Published in 1784 by the firm of Bossler, the sonata triptych Nos 40–42 was dedicated, perhaps as a wedding gift, to the sixteen-year-old Princess Marie Hermenegild Esterházy, who the previous year had married Haydn’s future patron Prince Nicolaus II. For all their surface lightness, all three sonatas—later published in arrangements (probably not by Haydn) for string trio—are sophisticated, subtly wrought works. No 42 opens with a set of increasingly florid variations on a gracious theme punctuated by rhetorical silences. The effect here is of heightened speech. Despite its air of insouciance, the quicksilver finale is another of Haydn’s tightly concentrated movements, developing the two phrases of its theme in sinewy imitative textures, right down to the witty, throwaway end.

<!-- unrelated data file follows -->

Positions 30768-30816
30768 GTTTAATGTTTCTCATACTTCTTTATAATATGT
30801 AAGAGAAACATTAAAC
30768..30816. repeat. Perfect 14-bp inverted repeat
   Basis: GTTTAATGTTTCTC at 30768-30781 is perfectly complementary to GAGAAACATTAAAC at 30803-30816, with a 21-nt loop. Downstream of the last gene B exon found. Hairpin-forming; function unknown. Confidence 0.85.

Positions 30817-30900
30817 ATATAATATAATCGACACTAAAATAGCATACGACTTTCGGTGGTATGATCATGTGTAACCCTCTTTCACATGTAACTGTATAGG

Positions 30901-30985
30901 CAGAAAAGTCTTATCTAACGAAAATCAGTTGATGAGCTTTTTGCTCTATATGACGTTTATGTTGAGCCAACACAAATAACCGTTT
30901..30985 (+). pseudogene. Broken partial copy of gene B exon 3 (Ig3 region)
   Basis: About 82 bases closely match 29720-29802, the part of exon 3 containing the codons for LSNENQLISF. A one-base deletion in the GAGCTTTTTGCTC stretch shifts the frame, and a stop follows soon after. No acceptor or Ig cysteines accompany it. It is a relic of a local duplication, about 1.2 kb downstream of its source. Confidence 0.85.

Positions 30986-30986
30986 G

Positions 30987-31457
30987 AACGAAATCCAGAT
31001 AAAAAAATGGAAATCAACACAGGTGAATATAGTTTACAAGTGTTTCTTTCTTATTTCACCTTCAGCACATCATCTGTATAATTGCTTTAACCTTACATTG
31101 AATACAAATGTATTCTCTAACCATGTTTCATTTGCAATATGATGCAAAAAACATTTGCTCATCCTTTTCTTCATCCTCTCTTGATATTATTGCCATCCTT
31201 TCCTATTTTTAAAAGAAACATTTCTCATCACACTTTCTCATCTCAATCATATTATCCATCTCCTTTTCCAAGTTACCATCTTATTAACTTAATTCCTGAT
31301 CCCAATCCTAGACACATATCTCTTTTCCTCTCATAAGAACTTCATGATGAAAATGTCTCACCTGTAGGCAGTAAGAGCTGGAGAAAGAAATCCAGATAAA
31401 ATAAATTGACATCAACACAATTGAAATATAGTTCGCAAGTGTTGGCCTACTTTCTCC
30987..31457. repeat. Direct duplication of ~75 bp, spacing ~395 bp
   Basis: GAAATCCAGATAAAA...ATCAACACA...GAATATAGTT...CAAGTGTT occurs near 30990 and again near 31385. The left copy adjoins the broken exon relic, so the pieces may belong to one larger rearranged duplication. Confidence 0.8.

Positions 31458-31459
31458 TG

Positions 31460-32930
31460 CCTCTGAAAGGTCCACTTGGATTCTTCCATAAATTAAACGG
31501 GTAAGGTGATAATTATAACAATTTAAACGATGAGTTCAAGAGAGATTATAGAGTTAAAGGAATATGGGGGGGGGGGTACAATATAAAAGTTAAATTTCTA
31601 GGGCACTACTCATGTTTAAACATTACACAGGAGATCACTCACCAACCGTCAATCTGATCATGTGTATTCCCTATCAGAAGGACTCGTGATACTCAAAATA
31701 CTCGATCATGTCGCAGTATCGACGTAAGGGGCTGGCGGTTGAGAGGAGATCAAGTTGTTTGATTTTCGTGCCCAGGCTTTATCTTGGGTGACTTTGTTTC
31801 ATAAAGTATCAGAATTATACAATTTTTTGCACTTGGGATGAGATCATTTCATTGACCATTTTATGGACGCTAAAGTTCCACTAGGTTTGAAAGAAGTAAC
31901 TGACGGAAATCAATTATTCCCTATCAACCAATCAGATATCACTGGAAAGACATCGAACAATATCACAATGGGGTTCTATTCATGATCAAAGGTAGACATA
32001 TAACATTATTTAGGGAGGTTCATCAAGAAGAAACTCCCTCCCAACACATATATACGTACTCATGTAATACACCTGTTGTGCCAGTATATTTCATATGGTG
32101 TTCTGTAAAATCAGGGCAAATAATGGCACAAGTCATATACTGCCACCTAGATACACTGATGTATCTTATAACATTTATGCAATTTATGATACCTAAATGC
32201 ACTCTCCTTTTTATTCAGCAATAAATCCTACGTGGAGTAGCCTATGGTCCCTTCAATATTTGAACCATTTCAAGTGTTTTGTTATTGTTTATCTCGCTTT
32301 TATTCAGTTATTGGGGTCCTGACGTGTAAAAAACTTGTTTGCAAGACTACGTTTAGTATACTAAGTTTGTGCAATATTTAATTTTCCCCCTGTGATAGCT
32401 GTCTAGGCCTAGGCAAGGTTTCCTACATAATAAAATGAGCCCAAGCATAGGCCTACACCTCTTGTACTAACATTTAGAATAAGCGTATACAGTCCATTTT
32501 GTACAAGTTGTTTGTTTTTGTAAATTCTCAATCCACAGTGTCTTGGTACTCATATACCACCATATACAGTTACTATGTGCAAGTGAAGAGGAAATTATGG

from notes by Richard Wigmore © 2009